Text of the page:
Orlando estate planning attorneys know a fair number of folks would opt for a root canal over a discussion taxes and estate planning. Not only are these topics complex and sometimes dry, but they can involve uncomfortable questions about end-of-life plans that force us to confront our own mortality. However, recent extensive changes to federal tax laws has opened the door for abundant estate planning opportunities across tax brackets, making these discussions vital.
Passage of The Tax Cuts and Jobs Act of 2017 has spurred many estate planning lawyers to urge people to revisit their existing plans and create new ones because of the impact of these changes may be substantial, translating to real cash (or losses if you stay on the sidelines).
Temporary changes to the estate tax exemption and gift tax exemptions alone are reason to review your estate plan or weigh options if you’re drafting one for the first time. Additional tax law updates include modifications to the tax basis in life insurance contracts, exemption from the generation-skipping transfer tax, limitations on certain deductions and constrictions on pass-through business benefits. This is only the tip of the iceberg. Although several of these new provisions expire in 2025 (unless Congress extends), that’s enough time to potentially allow your revamped estate plan to reap sizable rewards.
As any good estate planning attorney in Orlando can explain, the general goals of the process are about:
- Crafting a smart plan and legal structure that empowers you to achieve the highest success and financial security in life;
- Ensuring your wishes (pertaining to both health care and assets) are carried out if you are incapacitated or deceased;
- Protecting your loved ones’ financial security;
- Preserving your legacy (via your assets) after death.
Taxes aren’t normally a significant factor. The reason we’re talking about it now is because these amendments have the potential to impact your assets, which are central to any estate plan.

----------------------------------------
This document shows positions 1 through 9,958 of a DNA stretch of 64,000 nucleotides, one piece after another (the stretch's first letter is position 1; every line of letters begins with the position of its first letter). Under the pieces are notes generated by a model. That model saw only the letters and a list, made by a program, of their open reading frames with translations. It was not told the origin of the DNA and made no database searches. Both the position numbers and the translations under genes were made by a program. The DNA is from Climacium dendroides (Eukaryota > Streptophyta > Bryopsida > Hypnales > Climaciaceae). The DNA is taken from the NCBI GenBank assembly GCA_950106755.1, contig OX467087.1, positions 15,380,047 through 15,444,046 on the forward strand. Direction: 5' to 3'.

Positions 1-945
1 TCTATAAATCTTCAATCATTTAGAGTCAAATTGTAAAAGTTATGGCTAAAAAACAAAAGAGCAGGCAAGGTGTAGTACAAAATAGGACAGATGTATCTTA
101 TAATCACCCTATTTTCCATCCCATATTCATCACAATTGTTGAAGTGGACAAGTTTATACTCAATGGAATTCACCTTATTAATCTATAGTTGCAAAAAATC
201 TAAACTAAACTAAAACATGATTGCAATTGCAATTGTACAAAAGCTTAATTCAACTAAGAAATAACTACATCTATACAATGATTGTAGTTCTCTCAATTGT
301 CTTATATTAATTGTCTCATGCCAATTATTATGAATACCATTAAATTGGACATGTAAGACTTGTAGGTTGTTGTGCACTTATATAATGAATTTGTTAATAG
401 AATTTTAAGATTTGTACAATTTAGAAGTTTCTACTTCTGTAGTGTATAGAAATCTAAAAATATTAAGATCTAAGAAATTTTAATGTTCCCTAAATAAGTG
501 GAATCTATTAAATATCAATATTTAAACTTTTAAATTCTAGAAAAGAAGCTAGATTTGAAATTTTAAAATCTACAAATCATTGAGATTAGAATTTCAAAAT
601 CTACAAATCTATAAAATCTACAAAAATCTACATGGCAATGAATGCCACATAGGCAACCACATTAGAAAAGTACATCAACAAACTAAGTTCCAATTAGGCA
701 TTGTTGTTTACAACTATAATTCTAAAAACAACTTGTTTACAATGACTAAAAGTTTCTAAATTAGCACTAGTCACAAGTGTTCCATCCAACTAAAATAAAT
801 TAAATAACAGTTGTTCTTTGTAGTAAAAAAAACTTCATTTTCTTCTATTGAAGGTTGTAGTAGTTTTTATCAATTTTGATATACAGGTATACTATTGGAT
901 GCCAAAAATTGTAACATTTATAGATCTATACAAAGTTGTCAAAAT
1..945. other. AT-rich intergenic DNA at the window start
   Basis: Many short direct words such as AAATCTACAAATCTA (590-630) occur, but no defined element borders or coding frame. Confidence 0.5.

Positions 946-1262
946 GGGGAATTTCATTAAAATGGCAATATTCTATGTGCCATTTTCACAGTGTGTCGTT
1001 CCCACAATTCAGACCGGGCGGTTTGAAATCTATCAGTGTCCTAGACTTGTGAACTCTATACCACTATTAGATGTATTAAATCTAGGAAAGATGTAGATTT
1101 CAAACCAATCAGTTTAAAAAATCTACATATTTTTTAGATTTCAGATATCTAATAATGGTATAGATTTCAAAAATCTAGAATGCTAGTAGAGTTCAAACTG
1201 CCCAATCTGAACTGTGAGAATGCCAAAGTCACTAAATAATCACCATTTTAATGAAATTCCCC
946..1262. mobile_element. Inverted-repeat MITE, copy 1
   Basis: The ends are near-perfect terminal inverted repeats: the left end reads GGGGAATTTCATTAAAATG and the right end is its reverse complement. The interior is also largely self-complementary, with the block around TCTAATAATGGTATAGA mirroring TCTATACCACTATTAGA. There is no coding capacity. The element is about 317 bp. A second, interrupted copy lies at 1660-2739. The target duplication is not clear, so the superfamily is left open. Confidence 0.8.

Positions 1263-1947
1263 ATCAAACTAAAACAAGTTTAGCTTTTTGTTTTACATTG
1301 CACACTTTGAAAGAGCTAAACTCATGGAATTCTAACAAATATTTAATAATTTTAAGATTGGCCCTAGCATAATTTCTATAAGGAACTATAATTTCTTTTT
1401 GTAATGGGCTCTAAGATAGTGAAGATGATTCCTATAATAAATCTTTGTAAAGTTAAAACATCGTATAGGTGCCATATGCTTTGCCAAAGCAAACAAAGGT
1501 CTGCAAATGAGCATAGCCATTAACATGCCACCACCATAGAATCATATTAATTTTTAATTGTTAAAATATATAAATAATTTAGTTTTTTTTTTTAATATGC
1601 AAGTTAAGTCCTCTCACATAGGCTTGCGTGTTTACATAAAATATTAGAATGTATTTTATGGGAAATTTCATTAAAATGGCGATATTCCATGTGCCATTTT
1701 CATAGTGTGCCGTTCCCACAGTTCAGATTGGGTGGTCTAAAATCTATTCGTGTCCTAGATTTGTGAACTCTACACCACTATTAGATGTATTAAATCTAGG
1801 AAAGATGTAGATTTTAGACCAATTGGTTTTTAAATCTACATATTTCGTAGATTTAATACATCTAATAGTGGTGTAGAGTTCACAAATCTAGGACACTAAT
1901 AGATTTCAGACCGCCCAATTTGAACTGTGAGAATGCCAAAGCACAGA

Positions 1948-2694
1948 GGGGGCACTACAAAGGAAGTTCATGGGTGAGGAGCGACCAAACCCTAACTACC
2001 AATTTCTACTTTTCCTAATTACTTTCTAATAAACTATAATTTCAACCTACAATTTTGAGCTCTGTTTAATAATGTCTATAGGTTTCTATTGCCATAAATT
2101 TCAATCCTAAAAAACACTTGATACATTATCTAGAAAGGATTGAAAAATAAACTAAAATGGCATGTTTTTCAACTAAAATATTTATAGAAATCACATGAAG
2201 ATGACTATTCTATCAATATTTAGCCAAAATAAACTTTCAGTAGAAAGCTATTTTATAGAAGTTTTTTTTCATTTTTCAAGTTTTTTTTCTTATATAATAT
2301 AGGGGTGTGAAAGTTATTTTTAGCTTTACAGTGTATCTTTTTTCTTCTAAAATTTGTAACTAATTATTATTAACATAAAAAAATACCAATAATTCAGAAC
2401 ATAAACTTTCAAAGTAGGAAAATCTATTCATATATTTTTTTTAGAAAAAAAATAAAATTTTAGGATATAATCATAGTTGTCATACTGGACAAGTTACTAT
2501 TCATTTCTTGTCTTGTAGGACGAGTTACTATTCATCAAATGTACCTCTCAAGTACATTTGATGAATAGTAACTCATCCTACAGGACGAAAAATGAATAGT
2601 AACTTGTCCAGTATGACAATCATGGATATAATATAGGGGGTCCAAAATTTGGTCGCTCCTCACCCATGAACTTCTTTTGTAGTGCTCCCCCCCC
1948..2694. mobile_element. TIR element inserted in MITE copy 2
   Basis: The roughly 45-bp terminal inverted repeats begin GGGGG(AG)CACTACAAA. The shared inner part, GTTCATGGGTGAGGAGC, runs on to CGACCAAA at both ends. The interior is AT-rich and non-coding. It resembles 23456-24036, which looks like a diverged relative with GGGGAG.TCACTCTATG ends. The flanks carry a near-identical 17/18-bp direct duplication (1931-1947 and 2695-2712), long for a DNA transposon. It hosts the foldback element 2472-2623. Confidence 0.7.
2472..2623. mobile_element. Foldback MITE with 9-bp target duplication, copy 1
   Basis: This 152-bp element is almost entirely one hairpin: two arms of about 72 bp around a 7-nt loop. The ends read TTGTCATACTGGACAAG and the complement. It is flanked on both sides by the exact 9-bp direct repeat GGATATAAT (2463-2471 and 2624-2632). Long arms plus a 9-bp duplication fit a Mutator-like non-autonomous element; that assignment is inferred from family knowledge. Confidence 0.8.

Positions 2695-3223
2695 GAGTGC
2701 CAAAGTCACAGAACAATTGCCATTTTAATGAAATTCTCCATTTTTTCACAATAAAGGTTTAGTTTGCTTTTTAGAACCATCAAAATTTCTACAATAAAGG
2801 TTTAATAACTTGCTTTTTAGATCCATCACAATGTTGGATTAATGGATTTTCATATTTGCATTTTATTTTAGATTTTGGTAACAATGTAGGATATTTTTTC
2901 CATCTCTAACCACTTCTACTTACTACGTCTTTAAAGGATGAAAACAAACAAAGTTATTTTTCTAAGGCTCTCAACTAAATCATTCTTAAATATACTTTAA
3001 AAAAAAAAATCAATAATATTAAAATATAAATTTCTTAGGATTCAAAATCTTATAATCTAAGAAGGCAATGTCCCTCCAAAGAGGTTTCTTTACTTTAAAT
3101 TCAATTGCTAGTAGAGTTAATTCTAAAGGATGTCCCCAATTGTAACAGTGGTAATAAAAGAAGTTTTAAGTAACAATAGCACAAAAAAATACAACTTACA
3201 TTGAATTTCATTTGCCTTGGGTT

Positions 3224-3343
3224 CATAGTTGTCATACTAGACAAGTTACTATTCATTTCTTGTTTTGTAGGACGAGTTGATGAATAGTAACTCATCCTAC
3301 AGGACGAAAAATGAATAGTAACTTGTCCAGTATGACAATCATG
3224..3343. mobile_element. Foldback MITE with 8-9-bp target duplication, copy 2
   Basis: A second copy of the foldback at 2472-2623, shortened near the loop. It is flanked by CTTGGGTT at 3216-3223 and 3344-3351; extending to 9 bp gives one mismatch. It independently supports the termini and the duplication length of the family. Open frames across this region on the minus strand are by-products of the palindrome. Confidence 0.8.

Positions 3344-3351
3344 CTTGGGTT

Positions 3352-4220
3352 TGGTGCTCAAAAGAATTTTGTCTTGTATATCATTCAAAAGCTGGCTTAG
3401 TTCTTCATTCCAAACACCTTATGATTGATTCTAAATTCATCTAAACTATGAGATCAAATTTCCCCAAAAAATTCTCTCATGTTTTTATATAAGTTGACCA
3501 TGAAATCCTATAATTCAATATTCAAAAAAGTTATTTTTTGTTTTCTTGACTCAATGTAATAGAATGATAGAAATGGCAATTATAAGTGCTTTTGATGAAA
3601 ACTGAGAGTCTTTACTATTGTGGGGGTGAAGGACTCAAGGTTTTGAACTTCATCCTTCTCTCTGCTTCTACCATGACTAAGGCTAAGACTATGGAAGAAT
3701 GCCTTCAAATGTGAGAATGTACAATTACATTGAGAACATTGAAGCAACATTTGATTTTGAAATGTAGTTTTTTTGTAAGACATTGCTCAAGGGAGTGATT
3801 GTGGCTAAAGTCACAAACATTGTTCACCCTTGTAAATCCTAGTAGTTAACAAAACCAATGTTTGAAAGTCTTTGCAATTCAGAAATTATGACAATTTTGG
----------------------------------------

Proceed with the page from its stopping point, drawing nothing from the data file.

Some of the new tax code elements our estate planning attorneys will examine in helping you map your financial future:
- Increased exemption from estate taxes and gift taxes. Each taxpayer’s exemption from estate and gift tax is doubled through 2025. This means one can now give away up to $11.2 million per individual or $22.4 million per married couple (in life or death) without incurring a federal gift or estate tax. That can result in vast savings. Gift and estate taxes are a big reason people to decide to structure their inheritances the way they do. This has changed those terms.
- Increased exemption from generation-skipping transfer tax. This is a capped exemption allowable for those transferring assets to grandchildren, great-grandchildren and beyond. This exemption amount has also doubled – at least until 2025.
- Limits on deductions. For the next eight years, several deductions are suspended, including those for alimony, moving expenses and the bulk of casualty losses. Access to mortgage interest deductions were also reduced, and one for home equity loan interest was suspended.
- Updated pass-through business benefits. A pass-through business is one that doesn’t pay corporate taxes or income taxes. They include entities like S-corporations, sole proprietorships and partnerships, encompassing about 95 percent of U.S. businesses, including many small businesses in Florida. Normally, pass-through profits are “passed through” to the business owners, who then report that income on their individual taxes and pay it along with the rest of their normal income. Pass-through business owners can now deduct 20 percent of qualified business income, though there are wage limitations – $157,500 for individual filers and $315,000 for joint filers. Those who own service businesses will be subject to a wage limitation of $207,500 for individual filers or $415,000 for joint filers.
Again, these are just a few of the recent tax changes with potential to influence your Central Florida estate planning goals. Have an experienced estate planning lawyer review your plan and help you incorporate necessary adjustments to maximize your long-term financial security and ambitions.
Contact the Central Florida estate planning attorneys at The Chidolue Law Firm, serving Orlando and Lake Mary, by calling (407) 995-6567 or email us.
Your estate plan needs an update, even if it is new, Jan. 18, 2018, By Beth Pinsker, Reuters
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